When asked about not being able to make the trip to London for the Summer Olympics, Jessica Mendoza didn’t mince words.
“I absolutely hate it,” she said. “It’s horrible sitting in a hotel and watching the Olympics before going out and playing at night. It just leaves me with an eerie feeling that I’m not used to.”
Softball and baseball were banished from the Olympics in 2005.
Instead of an international stage, seven former Olympians, who have won either a gold or silver medal, will travel to Five County Stadium with the USSSA Pride to play the first-year Carolina Diamonds in a National Pro Fastpitch League matchup.
Players like Mendoza and Cat Osterman, who helped popularize the sport, will travel to North Carolina for the first time to help the sport grow.
“We are doing whatever we have to do to play and attract fans to come out and learn more about the game,” Osterman said. “For us, being in a stadium that can hold a large amount of people is exactly where we want to be.”
Two players for the Diamonds have roots in North Carolina.
Brittany McKinney and Danielle Spaulding attended North Carolina and recently signed with the Diamonds. Spaulding is from Rancho Cucamonga, Calif., but McKinney is from Clemmons.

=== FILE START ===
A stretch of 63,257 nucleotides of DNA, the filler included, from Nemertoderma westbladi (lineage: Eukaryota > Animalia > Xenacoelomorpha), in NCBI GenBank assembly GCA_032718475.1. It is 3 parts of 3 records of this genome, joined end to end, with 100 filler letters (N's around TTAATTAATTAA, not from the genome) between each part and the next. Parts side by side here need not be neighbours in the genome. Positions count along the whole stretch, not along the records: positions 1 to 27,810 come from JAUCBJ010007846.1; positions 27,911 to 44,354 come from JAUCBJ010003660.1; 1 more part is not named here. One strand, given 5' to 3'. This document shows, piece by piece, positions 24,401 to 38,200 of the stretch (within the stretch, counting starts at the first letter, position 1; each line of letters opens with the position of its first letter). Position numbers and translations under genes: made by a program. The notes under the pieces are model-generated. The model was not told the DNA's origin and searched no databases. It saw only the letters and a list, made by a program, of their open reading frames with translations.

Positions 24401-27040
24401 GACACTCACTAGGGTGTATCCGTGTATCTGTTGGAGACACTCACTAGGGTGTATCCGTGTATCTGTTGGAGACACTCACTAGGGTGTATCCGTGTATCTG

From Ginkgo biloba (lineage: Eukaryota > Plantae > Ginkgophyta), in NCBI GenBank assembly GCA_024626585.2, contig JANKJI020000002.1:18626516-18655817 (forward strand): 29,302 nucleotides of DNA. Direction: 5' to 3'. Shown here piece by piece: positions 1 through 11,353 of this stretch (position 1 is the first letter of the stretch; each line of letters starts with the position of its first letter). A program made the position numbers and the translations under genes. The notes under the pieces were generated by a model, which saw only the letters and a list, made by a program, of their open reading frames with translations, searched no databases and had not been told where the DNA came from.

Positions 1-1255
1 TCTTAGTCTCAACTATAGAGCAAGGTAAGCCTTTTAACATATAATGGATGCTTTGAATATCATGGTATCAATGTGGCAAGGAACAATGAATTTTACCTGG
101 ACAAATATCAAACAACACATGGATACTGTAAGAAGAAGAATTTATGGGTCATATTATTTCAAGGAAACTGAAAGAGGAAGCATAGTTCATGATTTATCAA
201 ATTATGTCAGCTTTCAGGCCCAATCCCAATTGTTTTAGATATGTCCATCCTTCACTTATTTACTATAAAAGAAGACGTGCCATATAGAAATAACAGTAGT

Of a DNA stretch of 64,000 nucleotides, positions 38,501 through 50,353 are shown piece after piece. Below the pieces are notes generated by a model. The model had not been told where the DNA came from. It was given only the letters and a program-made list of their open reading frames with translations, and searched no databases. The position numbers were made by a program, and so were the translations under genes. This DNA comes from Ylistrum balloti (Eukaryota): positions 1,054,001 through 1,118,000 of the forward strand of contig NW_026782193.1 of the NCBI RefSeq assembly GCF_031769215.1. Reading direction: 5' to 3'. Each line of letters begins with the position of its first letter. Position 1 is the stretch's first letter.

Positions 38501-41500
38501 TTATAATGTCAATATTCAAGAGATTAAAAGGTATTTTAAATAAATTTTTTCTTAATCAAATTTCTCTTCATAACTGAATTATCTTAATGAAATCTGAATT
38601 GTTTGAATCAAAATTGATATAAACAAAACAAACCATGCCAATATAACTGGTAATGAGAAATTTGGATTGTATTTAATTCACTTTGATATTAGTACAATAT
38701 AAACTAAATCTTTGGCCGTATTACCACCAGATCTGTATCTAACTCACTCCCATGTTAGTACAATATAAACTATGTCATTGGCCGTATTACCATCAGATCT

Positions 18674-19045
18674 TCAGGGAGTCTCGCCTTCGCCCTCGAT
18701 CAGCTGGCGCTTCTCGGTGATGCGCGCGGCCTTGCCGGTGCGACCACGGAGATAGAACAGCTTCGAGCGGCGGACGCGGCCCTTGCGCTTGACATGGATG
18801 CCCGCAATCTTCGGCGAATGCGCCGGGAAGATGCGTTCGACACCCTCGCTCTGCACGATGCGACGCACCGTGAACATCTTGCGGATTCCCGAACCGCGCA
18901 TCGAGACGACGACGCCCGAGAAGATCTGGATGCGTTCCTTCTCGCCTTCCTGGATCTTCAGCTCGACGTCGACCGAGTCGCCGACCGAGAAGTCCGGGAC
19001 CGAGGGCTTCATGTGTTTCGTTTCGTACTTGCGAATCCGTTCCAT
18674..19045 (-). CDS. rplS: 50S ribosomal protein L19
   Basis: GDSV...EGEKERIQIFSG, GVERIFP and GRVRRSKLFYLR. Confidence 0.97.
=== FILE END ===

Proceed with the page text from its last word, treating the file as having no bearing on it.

“Being from North Carolina, I’ve gone to see the Mudcats play several times,” McKinney said, referring to the Class A Carolina League baseball team. “So getting the opportunity to play there is almost like playing on the field of dreams for me.”
Without the Olympics, players like Spaulding and McKinney were forced to find another outlet to excel in softball.
McKinney said she felt cheated out of a chance to compete in London.
“I’m definitely bitter and angry about the whole thing,” she said. “It also gives fuel to the fire because we know how much talent we have in this league.”
The teams will play at 7:15 p.m. Thursday and Friday in Zebulon and will continue the four-game series at CMC Northeast Stadium in Kannapolis.
As for the games at Five County Stadium, Spaulding said she has high expectations.
“We’re still a new league that is trying to take off,” Spaulding said. “We don’t really want to be compared to baseball, but we hope that the atmosphere will help fans understand what we’re all about.”